But first things first. If they want to pull this off, they have to start simple on Friday at Dodger Stadium with boy wonder Walker Buehler on the mound, rowdy crowd, nine strong innings, a must-win of all must-wins, because nobody has ever recovered from a three-games-to-none deficit to win a World Series.
The Red Sox have them so cornered, no Dodger dares to think about anything beyond this next game.
“We’re heading home, we’ve got to jump on them, fans have got to be rowdy, get after it, score first, play ‘D,’ lock them down,” David Freese said. “We understand Game 3 is a necessity. We need it to be 2-1.”
They’re trying to stay calm. But the Red Sox have clearly dented their swagger. The Red Sox have done everything the Dodgers thought they would do. And the Red Sox have done it better.
“They didn’t win 108 games by accident,” Freese said.
Start with the bats. The Red Sox were grinders. They scored all four runs with two outs, and have scored nine of 12 runs in this series with two outs.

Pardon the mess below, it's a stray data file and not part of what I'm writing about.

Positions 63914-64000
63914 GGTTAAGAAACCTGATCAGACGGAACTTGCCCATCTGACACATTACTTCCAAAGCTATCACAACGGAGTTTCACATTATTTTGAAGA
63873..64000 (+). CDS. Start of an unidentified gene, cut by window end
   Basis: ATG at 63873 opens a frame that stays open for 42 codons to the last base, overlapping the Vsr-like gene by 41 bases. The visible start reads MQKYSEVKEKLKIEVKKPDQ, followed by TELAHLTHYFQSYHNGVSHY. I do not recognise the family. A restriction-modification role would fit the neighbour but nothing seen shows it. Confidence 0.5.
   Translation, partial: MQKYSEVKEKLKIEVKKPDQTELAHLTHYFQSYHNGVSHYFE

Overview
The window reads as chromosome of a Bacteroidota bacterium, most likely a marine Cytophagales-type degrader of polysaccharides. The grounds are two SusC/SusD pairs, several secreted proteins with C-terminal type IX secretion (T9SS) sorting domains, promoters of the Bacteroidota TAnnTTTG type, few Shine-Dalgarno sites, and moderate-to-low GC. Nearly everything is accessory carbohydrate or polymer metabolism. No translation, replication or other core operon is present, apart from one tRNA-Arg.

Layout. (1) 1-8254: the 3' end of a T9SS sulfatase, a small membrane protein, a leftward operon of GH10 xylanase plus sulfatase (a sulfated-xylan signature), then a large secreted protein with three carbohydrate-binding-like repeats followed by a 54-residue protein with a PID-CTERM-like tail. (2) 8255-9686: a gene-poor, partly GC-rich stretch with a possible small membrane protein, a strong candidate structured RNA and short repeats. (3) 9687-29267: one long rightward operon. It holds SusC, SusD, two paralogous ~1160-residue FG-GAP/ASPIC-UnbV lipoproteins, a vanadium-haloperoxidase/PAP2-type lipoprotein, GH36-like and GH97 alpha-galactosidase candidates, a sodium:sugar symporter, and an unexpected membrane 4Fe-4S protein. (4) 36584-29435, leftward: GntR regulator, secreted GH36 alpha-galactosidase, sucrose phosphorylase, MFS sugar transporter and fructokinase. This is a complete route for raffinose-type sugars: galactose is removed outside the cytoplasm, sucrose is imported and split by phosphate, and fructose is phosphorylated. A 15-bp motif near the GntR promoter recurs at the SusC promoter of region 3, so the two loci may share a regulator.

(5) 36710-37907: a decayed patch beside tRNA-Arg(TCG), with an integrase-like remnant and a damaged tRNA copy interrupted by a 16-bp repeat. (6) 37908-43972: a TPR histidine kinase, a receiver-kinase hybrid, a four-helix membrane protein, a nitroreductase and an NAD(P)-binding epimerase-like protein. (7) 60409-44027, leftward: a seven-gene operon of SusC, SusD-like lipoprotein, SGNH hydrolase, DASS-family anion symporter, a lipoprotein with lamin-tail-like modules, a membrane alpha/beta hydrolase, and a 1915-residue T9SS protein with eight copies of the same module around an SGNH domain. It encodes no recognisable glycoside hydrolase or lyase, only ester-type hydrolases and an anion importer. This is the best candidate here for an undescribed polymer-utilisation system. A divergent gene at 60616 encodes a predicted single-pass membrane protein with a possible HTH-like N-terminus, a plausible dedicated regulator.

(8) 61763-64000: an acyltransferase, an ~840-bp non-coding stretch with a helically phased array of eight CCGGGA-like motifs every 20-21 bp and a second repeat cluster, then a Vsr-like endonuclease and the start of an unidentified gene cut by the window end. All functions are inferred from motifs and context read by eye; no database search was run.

The Dodgers, meanwhile, took a 2-1 lead in the fourth on Yasiel Puig’s single, but then didn’t get another hit the rest of the game, ending it with 16 consecutive outs against four Red Sox pitchers led by starter and winner David Price.
The Dodgers are batting .175 so far in this series with just one extra-base hit. But you know what stat is more startling?
Their three top home-run hitters — Max Muncy, Cody Bellinger and Joc Pederson — have combined for just nine at-bats in two games.